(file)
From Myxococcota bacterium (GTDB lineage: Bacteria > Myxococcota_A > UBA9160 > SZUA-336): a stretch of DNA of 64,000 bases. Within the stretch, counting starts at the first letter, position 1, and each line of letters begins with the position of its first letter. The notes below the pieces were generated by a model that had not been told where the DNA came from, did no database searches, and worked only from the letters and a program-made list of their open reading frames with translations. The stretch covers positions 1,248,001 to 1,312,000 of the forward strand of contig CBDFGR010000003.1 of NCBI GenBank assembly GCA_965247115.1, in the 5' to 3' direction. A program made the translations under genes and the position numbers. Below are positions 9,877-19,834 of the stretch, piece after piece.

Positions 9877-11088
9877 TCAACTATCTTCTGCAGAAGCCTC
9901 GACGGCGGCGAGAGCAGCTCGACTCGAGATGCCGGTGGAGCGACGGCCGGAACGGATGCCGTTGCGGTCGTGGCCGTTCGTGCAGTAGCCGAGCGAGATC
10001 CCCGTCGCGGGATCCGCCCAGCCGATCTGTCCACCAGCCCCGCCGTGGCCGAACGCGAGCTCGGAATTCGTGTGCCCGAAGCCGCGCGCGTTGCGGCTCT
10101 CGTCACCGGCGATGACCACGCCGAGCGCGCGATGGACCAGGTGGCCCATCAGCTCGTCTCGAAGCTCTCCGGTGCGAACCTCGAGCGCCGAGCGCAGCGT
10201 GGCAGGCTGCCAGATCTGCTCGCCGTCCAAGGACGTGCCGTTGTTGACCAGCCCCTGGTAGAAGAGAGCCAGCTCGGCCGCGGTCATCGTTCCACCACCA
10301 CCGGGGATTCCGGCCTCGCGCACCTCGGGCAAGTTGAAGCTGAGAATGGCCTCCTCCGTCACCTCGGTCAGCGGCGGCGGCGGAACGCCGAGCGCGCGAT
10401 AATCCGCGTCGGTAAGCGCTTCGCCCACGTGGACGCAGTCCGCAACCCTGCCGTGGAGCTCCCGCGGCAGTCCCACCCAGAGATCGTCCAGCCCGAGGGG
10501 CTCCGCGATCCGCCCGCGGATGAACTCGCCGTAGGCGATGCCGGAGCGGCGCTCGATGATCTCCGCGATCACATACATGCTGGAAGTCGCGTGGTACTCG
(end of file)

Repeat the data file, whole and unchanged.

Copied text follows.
From Myxococcota bacterium (GTDB lineage: Bacteria > Myxococcota_A > UBA9160 > SZUA-336): a stretch of DNA of 64,000 bases. Within the stretch, counting starts at the first letter, position 1, and each line of letters begins with the position of its first letter. The notes below the pieces were generated by a model that had not been told where the DNA came from, did no database searches, and worked only from the letters and a program-made list of their open reading frames with translations. The stretch covers positions 1,248,001 to 1,312,000 of the forward strand of contig CBDFGR010000003.1 of NCBI GenBank assembly GCA_965247115.1, in the 5' to 3' direction. A program made the translations under genes and the position numbers. Below are positions 9,877-19,834 of the stretch, piece after piece.

Positions 9877-11088
9877 TCAACTATCTTCTGCAGAAGCCTC
9901 GACGGCGGCGAGAGCAGCTCGACTCGAGATGCCGGTGGAGCGACGGCCGGAACGGATGCCGTTGCGGTCGTGGCCGTTCGTGCAGTAGCCGAGCGAGATC
10001 CCCGTCGCGGGATCCGCCCAGCCGATCTGTCCACCAGCCCCGCCGTGGCCGAACGCGAGCTCGGAATTCGTGTGCCCGAAGCCGCGCGCGTTGCGGCTCT
10101 CGTCACCGGCGATGACCACGCCGAGCGCGCGATGGACCAGGTGGCCCATCAGCTCGTCTCGAAGCTCTCCGGTGCGAACCTCGAGCGCCGAGCGCAGCGT
10201 GGCAGGCTGCCAGATCTGCTCGCCGTCCAAGGACGTGCCGTTGTTGACCAGCCCCTGGTAGAAGAGAGCCAGCTCGGCCGCGGTCATCGTTCCACCACCA
10301 CCGGGGATTCCGGCCTCGCGCACCTCGGGCAAGTTGAAGCTGAGAATGGCCTCCTCCGTCACCTCGGTCAGCGGCGGCGGCGGAACGCCGAGCGCGCGAT
10401 AATCCGCGTCGGTAAGCGCTTCGCCCACGTGGACGCAGTCCGCAACCCTGCCGTGGAGCTCCCGCGGCAGTCCCACCCAGAGATCGTCCAGCCCGAGGGG
10501 CTCCGCGATCCGCCCGCGGATGAACTCGCCGTAGGCGATGCCGGAGCGGCGCTCGATGATCTCCGCGATCACATACATGCTGGAAGTCGCGTGGTACTCG